Communication and Culture | Media Genres: Film Noir
C392 | 1169 | James Naremore


The term film noir was first applied to American movies in the years
immediately after World War II, by French critics who were describing
a group of shadowy, mysterious Hollywood pictures about private eyes,
femmes fatales, perverse killers, criminal gangs, and lovers on the
run. By 1970, the term had been adopted by critics and filmmakers
throughout the world, and it has now become one of the most amorphous
but important categories in movie history. Virtually every major
director of the sound period has made at least one movie that could be
described as noir, and the classic thrillers of the 1940s still have a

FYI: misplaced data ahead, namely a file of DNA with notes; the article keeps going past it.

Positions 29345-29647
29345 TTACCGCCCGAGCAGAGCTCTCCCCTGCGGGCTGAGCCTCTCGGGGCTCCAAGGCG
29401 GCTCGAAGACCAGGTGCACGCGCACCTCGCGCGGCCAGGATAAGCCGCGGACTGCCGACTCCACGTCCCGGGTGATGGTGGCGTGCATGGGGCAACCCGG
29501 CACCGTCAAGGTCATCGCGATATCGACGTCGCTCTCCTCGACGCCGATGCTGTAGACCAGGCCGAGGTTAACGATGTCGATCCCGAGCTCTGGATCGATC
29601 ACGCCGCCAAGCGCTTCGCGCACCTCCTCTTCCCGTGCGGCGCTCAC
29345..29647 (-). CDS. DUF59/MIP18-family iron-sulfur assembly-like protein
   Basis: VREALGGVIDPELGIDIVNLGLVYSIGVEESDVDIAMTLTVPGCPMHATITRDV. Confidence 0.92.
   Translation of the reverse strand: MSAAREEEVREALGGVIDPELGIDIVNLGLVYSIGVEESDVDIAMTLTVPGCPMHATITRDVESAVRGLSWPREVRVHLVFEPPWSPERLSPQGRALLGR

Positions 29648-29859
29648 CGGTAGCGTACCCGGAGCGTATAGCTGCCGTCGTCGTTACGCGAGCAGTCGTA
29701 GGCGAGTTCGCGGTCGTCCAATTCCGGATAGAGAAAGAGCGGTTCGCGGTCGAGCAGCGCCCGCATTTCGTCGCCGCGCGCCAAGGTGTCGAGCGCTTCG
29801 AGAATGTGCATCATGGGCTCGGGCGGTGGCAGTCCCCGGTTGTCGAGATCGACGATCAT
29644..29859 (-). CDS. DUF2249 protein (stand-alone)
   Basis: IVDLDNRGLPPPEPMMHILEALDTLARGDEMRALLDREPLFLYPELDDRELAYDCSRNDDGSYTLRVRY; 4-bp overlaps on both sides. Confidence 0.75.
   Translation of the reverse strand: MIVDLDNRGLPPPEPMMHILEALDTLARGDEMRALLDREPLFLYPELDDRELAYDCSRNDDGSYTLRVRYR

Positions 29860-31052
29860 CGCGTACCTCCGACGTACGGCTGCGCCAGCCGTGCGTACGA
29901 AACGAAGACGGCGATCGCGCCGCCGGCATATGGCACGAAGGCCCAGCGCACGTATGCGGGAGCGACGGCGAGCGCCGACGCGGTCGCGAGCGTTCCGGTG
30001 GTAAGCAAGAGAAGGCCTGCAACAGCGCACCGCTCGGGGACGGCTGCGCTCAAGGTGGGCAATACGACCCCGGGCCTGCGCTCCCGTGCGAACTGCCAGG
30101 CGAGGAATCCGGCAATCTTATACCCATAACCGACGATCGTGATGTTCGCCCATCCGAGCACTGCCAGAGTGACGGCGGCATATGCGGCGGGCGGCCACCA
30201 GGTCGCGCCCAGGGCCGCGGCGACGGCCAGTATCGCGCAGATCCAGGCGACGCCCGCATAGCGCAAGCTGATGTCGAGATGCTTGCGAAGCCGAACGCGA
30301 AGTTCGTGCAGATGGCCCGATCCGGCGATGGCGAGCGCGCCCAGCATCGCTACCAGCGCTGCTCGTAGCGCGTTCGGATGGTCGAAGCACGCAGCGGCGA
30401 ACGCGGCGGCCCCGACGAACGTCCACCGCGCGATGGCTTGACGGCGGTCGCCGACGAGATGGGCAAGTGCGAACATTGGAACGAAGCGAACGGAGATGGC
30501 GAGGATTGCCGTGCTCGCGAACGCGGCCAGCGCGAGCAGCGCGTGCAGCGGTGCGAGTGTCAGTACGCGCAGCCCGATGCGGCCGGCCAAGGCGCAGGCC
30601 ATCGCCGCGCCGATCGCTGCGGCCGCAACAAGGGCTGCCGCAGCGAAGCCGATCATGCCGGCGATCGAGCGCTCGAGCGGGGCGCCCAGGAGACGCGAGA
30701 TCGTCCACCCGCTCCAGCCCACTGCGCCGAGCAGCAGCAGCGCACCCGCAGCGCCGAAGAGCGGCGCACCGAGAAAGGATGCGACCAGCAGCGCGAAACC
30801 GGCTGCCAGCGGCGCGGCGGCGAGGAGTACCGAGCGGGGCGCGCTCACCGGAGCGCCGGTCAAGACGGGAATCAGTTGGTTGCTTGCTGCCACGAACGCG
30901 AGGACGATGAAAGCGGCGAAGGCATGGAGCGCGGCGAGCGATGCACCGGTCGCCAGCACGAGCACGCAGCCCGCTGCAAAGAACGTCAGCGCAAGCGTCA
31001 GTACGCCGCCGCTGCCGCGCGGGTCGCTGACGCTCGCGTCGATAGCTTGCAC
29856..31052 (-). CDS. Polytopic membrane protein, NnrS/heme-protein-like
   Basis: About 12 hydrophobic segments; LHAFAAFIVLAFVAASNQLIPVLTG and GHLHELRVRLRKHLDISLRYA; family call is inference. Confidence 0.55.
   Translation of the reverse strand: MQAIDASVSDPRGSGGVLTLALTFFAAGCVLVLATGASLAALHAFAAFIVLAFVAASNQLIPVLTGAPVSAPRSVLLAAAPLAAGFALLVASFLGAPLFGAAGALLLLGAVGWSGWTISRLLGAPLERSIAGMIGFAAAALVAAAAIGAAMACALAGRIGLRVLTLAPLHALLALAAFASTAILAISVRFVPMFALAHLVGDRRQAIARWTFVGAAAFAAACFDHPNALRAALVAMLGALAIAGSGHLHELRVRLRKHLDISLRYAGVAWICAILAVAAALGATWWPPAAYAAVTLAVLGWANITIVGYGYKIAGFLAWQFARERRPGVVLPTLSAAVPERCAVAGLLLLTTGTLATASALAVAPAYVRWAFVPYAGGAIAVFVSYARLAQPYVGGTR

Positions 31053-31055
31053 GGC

powerful hold on the contemporary imagination.
	In this course, we will survey the history of American film
noir from 1941 to the present. We will emphasize several issues,
including the history of the term, the literary sources of noir, the
sexual and racial implications of individual films, the changing
patterns of Hollywood censorship and politics, the economics of film
production, and the evolution of film style. Students will see about
fifteen representative films. Assignments consist of two exams and two
short essays.